But in our collective memory, the shared history of our tradition, is carried the imprint of true exile: early Universalists banished from the countries of their birth, chased as far as the New World (and even here the going was not exactly easy); early Unitarians martyred by Calvin or the Inquisition, their books forbidden, their churches destroyed, their communities demolished, in Poland, Spain, Italy, Romania. Read one way, our history is the story of gadflies and rabble-rousers, perpetual malcontents and incurable heretics always inconveniently pushing the boundaries of convention. Read another way, and perhaps more honestly, Unitarian Universalist history is the story of those who could not with integrity abide imposed belief or imposed religious practice. They faced the most awful kind of exile—separation from their own hearts, their own consciences, their God.
Many early Universalists and Unitarians insisted to their deaths that they were in fact true Lutherans, Catholics, Congregationalists, and certainly Christians, but for their insistence on the spirit’s liberty and freedom of expression they were severed from the church or killed. When we sing now the beautiful words of Rumi’s poem, Come, come, whoever you are, wanderer, worshiper, lover of leaving, I think this is the history we’re remembering, the tradition of forced or willful leaving, of going where you need to go, even if it takes you far from your first home.
The contemporary philosopher and Polish expatriate Leszek Kowlakowski wrote some years ago: “Any exile can be seen either as a misfortune or as a challenge; it can become no more than a reason for despondency or sorrow, or a source of painful encouragement. . . . We have to accept . . . the simple fact that we are living [always among] refugees, migrants, vagrants, nomads roaming about the continents and warming their souls with the memory of their—spiritual or ethnic, divine or geographical, real or imaginary—homes . . . Exile is the permanent human condition.”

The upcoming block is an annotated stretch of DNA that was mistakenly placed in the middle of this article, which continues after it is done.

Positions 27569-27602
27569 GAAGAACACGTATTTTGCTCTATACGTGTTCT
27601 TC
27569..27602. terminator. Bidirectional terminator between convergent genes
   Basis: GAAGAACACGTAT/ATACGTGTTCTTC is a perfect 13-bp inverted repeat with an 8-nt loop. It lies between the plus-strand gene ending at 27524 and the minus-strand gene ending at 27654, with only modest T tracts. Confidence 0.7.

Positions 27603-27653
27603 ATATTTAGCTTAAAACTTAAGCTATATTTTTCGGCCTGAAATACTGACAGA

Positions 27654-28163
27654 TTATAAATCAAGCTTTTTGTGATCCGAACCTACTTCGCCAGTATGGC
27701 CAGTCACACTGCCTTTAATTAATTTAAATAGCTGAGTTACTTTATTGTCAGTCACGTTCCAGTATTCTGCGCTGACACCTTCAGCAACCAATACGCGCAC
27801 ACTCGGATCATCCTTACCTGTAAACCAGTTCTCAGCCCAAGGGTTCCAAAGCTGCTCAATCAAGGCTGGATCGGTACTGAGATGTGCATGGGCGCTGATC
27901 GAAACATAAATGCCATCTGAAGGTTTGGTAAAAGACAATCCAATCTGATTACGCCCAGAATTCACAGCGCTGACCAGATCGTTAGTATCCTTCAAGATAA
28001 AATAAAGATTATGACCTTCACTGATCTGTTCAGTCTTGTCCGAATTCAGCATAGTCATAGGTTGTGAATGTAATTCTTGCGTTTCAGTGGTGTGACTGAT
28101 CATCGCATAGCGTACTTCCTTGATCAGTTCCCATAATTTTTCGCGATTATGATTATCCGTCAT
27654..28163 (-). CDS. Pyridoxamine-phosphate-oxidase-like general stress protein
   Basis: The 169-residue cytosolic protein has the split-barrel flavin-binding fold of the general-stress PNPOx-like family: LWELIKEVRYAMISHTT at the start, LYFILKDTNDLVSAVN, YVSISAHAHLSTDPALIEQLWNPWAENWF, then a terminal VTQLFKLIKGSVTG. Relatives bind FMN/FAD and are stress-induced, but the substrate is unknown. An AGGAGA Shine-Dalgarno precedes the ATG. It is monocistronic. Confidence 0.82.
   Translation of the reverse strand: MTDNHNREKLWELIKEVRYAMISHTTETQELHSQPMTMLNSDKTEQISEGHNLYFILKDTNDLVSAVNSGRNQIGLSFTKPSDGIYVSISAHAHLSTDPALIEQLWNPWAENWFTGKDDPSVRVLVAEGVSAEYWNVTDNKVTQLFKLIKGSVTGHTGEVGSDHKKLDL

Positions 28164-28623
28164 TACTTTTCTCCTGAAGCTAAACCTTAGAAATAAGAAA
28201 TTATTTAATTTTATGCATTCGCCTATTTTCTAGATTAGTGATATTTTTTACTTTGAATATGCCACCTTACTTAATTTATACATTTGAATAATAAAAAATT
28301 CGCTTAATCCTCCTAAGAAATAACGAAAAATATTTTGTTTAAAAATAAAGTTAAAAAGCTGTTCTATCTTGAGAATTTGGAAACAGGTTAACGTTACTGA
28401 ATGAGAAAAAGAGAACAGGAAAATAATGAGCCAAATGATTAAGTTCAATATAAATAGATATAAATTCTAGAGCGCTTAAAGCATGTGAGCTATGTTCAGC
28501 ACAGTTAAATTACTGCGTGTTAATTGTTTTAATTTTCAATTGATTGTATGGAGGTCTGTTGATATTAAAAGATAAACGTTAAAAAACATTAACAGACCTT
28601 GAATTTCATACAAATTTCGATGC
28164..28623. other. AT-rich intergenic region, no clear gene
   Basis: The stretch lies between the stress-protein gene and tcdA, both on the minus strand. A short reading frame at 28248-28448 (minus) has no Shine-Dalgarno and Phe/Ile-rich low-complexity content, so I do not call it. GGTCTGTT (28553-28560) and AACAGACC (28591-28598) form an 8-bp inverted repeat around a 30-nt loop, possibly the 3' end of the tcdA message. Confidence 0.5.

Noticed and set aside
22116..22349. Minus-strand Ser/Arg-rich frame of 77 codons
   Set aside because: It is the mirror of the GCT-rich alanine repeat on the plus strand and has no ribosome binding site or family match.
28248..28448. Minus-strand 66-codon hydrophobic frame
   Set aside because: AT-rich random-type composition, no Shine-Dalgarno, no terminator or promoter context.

Both Unitarianism and Universalism were strengthened by their exile status; they were honed and purified under duress and they put on a kind of spiritual heft. It’s a story analogous to many of our own personal stories, as each of us grows and changes and chooses ever more deliberately what manner of person we will be—or discovers ever more bravely what manner of person we truly are.
The Rev. Arthur Foote used to call newcomers to our congregations “shedders,” the term used by lobstermen in Maine to describe that tender moment in a lobster’s life between its first hard shell and its mature one. It’s a vulnerable time, the moment of transition from one life to the next, whether you choose it (as in our case) or not (as in the lobster’s). Throughout life there are these tender, vulnerable times when we know we’ve left one world, one life, behind, but we’re not sure yet what country we belong in, what kind of faith, what kind of politics, what way of seeing is our own. Our whole lives long, our only work is transformation: transformation of the changed and changing world (which is ever thus), into new hope with renewed imagination. It carries us into places that perhaps we never would have chosen, but where, ultimately, we are proud to live.
Excerpted from a sermon preached to the White Bear Unitarian Universalist Church in Mahtomedi, Minnesota, on November 9, 2003.